Oprah: The only way to end war is communication between people.
Nhat Hanh: Yes. We should be able to say this: “Dear friends, dear people, I know that you suffer. I have not understood enough of your difficulties and suffering. It’s not our intention to make you suffer more. It is the opposite. We don’t want you to suffer. But we don’t know what to do and we might do the wrong thing if you don’t help us to understand. So please tell us about your difficulties. I’m eager to learn, to understand.” We have to have loving speech. And if we are honest, if we are true, they will open their hearts. Then we practice compassionate listening, and we can learn so much about our own perception and their perception. Only after that can we help remove wrong perception. That is the best way, the only way, to remove terrorism.
Oprah: But what you’re saying also applies to difficulties between yourself and family members or friends. The principle is the same, no matter the conflict.
Nhat Hanh: Right. And peace negotiations should be conducted in that manner. When we come to the table, we shouldn’t negotiate right away. We should spend time walking together, eating together, making acquaintance, telling each other about our own suffering, without blame or condemnation. It takes maybe one, two, three weeks to do that. And if communication and understanding are possible, negotiation will be easier. So if I am to organize a peace negotiation, I will organize it in that way.
Oprah: You’d start with tea?
Nhat Hanh: With tea and walking meditation.
Oprah: Mindful tea.
Nhat Hanh: And sharing our happiness and our suffering. And deep listening and loving speech.
Oprah: Is there ever a place for anger?
Nhat Hanh: Anger is the energy that people use in order to act. But when you are angry, you are not lucid, and you might do wrong things. That is why compassion is a better energy. And the energy of compassion is very strong. We suffer. That is real. But we have learned not to get angry and not to allow ourselves to be carried by anger. We realize right away that that is fear. That is corruption.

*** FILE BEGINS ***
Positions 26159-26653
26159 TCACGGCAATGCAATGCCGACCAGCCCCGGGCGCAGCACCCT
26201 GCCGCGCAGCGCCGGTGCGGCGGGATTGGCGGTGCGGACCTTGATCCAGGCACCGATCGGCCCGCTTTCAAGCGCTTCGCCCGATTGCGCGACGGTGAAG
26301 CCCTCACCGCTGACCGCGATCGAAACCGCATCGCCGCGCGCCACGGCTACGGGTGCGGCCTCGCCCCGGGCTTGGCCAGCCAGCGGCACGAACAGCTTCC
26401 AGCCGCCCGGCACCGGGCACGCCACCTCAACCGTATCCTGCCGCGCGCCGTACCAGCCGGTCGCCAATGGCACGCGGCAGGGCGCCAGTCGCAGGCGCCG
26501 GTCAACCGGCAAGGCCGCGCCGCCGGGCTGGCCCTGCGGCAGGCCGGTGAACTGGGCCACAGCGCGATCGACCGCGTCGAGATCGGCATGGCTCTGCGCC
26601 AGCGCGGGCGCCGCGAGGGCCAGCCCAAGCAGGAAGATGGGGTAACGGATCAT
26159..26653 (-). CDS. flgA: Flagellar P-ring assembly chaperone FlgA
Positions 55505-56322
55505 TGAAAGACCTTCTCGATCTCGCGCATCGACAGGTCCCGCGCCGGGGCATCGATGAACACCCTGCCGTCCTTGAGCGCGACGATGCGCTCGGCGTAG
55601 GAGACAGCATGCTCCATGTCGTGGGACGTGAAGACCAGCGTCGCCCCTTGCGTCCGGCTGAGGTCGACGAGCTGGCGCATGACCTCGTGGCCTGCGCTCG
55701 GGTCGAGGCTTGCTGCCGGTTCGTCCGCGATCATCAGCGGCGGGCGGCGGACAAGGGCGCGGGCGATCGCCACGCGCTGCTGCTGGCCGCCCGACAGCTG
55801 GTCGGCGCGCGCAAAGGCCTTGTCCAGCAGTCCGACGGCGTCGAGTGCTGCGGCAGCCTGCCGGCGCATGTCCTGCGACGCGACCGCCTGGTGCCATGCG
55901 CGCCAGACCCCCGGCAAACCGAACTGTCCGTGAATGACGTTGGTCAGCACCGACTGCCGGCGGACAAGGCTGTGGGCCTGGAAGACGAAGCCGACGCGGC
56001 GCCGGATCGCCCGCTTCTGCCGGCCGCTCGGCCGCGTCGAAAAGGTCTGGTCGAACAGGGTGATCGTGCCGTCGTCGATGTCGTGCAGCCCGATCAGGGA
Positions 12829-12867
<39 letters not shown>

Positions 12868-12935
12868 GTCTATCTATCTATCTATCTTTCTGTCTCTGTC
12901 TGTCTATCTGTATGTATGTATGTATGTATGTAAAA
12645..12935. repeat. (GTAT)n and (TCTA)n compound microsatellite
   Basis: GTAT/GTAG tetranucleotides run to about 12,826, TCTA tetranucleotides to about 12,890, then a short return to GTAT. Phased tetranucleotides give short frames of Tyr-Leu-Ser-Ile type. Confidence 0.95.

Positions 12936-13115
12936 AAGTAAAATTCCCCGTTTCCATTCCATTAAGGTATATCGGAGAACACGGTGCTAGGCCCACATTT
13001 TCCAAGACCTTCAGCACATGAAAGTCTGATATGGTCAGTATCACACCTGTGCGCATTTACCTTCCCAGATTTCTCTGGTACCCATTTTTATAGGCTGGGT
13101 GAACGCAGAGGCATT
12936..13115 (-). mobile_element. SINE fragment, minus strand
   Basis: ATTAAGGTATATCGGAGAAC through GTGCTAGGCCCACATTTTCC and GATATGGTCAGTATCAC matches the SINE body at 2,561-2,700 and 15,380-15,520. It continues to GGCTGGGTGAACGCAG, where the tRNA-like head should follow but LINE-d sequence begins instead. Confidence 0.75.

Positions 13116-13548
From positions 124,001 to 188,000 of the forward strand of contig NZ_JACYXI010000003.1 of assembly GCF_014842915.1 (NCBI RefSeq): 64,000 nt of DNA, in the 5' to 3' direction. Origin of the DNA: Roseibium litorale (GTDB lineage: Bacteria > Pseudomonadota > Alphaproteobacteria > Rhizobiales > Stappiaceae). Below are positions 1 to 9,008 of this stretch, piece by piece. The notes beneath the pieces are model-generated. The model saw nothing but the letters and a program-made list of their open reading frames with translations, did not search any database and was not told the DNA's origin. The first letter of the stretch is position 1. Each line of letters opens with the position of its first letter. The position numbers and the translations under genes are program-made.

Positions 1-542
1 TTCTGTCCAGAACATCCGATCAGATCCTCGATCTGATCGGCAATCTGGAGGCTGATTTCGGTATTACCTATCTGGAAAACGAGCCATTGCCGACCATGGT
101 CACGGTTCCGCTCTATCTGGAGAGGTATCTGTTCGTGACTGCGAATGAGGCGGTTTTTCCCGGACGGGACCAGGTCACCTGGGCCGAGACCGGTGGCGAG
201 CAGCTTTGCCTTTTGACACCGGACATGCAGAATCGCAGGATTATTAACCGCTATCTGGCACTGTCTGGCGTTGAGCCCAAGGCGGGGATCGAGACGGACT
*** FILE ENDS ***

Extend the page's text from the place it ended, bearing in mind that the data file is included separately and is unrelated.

Oprah: What if in a moment of mindfulness you are being challenged? For instance, the other day someone presented me with a lawsuit, and it’s hard to feel happy when somebody is going to be taking you to court.
Nhat Hanh: The practice is to go to the anxiety, the worry—
Oprah: The fear. First thing that happens is that fear sets in, like, What am I going to do?
Nhat Hanh: So you recognize that fear. You embrace it tenderly and look deeply into it. And as you embrace your pain, you get relief and you find out how to handle that emotion. And if you know how to handle the fear, then you have enough insight in order to solve the problem. The problem is to not allow that anxiety to take over. When these feelings arise, you have to practice in order to use the energy of mindfulness to recognize them, embrace them, look deeply into them. It’s like a mother when the baby is crying. Your anxiety is your baby. You have to take care of it. You have to go back to yourself, recognize the suffering in you, embrace the suffering, and you get relief. And if you continue with your practice of mindfulness, you understand the roots, the nature of the suffering, and you know the way to transform it.
Oprah: You use the word suffering a lot. I think many people think suffering is dire starvation or poverty. But when you speak of suffering, you mean what?
Nhat Hanh: I mean the fear, the anger, the despair, the anxiety in us. If you know how to deal with that, then you’ll be able to handle problems of war and poverty and conflicts. If we have fear and despair in us, we cannot remove the suffering in society.
Oprah: The nature of Buddhism, as I understand it, is to believe that we are all pure and radiant at our core. And yet we see around us so much evidence that people are not acting from a place of purity and radiance. How do we reconcile that?
Nhat Hanh: Well, happiness and suffering support each other. To be is to inter-be. It’s like the left and the right. If the left is not there, the right cannot be there. The same is true with suffering and happiness, good and evil. In every one of us there are good seeds and bad. We have the seed of brotherhood, love, compassion, insight. But we have also the seed of anger, hate, dissent.
Oprah: That’s the nature of being human.
Nhat Hanh: Yes. There is the mud, and there is the lotus that grows out of the mud. We need the mud in order to make the lotus.
Oprah: Can’t have one without the other.
Nhat Hanh: Yes. You can only recognize your happiness against the background of suffering. If you have not suffered hunger, you do not appreciate having something to eat. If you have not gone through a war, you don’t know the value of peace. That is why we should not try to run away from one thing after another thing. Holding our suffering, looking deeply into it, we find a way to happiness.